If you ask Trump Ph.D., paleontology is a dying field for fake scientists who want to dig up old dinosaur bones and live out Jurassic Park IRL:
Astrophysicists and astronomers? Just a bunch of hippie stargazers.
Trump Ph.D. has also accused famed astrophysicist Neil deGrasse Tyson of holding a fake diploma and physicist Stephen Hawking of being an “embarrassed loser.” Trump Ph.D. claimed an “extremely credible source” had tipped him off about Tyson’s fake credentials.
Neither Hawking or Tyson responded to The Daily Dot’s requests for comment. But we did get in contact with the scientist behind @ScientistTrump. Turns out Donald Trump Ph.D. is the work of Professor Emilio M. Bruna, who heads Bruna Lab at the University of Florida.
We asked the mastermind behind @ScientistTrump a few questions:
What inspired you to create @ScientistTrump?
Honestly, it started as a joke. Some colleagues and I were joking on Twitter about what Donald Trump would be like as the editor of our manuscripts submitted to scientific journals. I created the account in five minutes, sent a few tweets, and it blew up (well, by academic standards).
Why is the idea of a scientist alter-ego for Donald Trump so funny to people?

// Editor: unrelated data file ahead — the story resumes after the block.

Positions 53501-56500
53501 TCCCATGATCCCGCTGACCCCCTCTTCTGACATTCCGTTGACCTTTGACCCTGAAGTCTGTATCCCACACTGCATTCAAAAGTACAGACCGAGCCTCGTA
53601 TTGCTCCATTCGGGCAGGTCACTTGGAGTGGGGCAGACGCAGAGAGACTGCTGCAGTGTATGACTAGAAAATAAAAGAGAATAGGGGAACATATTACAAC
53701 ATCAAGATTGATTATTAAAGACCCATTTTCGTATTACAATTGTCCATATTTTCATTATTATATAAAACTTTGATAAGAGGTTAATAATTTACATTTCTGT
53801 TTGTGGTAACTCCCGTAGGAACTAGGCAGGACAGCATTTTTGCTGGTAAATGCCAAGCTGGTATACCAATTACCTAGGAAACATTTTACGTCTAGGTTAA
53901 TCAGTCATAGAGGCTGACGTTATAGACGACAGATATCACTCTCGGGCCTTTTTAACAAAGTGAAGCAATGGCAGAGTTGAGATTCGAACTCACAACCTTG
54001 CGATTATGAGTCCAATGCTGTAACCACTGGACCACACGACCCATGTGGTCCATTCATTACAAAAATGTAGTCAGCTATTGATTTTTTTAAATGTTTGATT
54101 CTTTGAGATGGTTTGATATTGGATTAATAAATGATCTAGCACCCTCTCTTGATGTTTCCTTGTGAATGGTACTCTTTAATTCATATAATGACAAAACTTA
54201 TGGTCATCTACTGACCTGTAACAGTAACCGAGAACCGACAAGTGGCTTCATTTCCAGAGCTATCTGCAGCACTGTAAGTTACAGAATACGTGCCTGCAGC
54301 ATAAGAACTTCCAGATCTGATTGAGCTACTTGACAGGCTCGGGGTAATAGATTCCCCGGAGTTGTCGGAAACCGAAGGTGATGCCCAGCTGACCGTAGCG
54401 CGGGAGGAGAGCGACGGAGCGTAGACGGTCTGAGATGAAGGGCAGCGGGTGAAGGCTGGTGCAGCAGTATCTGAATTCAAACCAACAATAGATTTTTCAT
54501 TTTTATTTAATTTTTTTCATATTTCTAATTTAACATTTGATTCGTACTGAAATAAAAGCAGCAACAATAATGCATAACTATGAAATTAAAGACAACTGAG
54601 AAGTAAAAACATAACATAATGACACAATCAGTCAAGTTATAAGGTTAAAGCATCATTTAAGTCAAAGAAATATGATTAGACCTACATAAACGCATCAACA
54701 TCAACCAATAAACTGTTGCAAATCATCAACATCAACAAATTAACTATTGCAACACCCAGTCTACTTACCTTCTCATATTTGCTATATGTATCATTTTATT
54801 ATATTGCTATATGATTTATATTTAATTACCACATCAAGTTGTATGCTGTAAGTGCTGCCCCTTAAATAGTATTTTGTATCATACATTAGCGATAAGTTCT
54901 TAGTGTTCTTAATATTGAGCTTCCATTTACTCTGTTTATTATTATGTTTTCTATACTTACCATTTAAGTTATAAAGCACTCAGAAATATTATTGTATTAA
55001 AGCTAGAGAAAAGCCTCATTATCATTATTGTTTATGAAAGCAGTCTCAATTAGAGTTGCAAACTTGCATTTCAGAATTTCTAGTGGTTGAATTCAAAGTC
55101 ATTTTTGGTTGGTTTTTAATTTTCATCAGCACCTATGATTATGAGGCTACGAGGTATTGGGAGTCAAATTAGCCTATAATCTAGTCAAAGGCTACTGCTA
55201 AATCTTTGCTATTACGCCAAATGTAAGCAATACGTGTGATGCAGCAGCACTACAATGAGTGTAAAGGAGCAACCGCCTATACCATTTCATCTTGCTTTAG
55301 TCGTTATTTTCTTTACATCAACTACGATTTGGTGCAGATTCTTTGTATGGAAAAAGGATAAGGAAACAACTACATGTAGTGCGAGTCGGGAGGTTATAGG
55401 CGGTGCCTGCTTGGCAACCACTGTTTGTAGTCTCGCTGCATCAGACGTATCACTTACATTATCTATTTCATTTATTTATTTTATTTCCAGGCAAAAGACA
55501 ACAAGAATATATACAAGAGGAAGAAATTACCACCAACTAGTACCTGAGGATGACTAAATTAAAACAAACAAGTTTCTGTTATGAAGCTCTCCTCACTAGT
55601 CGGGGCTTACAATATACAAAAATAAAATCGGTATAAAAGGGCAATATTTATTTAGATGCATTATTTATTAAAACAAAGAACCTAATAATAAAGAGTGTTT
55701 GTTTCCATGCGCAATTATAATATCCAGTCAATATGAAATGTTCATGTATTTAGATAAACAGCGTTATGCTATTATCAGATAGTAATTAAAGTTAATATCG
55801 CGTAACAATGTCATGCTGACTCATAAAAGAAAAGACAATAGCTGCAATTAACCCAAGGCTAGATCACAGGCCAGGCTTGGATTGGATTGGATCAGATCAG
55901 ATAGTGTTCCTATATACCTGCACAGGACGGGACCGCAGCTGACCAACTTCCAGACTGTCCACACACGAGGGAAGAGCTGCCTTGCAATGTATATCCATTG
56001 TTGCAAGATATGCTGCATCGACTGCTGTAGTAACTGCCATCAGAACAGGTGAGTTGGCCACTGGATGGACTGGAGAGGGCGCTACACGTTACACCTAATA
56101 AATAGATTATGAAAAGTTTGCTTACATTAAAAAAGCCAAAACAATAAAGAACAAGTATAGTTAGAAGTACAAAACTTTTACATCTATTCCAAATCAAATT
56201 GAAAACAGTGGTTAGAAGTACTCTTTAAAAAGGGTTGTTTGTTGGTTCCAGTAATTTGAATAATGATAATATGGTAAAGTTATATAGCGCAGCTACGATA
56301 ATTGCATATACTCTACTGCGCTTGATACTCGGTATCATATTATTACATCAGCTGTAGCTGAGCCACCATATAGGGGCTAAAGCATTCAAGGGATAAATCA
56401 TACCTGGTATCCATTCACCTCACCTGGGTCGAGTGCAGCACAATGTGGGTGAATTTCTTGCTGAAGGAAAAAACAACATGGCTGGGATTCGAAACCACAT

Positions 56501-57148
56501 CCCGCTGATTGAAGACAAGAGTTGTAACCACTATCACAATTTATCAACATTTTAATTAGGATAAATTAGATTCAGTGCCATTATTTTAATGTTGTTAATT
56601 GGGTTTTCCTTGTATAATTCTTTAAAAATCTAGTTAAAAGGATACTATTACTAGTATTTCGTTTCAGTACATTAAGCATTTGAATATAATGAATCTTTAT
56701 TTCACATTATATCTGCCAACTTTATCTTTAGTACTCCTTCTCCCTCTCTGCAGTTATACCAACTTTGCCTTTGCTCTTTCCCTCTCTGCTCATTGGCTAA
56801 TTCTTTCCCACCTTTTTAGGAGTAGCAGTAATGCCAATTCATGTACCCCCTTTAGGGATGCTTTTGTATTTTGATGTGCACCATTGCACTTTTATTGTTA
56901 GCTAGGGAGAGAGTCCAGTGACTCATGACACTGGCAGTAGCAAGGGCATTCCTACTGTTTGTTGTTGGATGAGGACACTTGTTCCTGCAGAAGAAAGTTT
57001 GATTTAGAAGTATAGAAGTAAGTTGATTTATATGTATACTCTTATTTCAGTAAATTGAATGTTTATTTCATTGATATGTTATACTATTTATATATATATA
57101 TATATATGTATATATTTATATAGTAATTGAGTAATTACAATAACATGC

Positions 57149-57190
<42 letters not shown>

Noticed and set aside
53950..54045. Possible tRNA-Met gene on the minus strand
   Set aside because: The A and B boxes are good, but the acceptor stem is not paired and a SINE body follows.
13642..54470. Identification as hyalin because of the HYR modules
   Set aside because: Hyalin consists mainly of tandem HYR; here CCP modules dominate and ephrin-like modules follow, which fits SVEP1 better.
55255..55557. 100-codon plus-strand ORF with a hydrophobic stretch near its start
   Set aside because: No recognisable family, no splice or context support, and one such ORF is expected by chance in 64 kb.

It’s actually humor mixed with fear! But I think the idea of someone who is so sure of themselves, oblivious to facts, sexist, a —we all have colleagues like that. Plus he talks trash about others, and I think many professors would love to be able to do so but do it in obtuse ways.
Like @AcademicsSay once said, “If you can’t say anything nice, say it in the form of a question.”
Has anything surprised you about how Twitter (both Science Twitter and non-) has reacted to @ScientistTrump?
Honestly, I’m surprised anyone noticed. I love Twitter and have found it to be an important research and networking tool, but I had no idea people would find this funny. Let’s not over-intellectualize it. One could read it as social commentary, and maybe it can be used that way, but I think it’s really just a way to blow off election 2016 fear/steam.
Do you regularly follow Donald Trump’s actual antics on Twitter? What aspects of his Twitter persona did you decide to recreate for @ScientistTrump?
I don’t follow Trump on Twitter, but like all others I can’t stop watching him and facepalming at the things he says. I didn’t recreate any behaviors. The tweets are directly lifted from his feed. I only change a few words to make them about science and education. In fact, some, like his climate change tweets, are verbatim.
The fact that it was such a seamless transition from Benghazi and birth certificates to statistics and climate change is what makes the parody so easy, but also scary.
Does @ScientistTrump point out any real-life conflicts within the scientific community?
He’s got clear positions on these conflicts—for instance, he’s promoting paywalled journals, proprietary software, isolation instead of international collaboration, ignoring the humanities, and hiring part-time faculty. In other words, he’s a great opportunity to call attention to the things like open access, open-source software, and the unjust reliance on itinerant faculty that many of us in the academic community think are really important but ignored issues.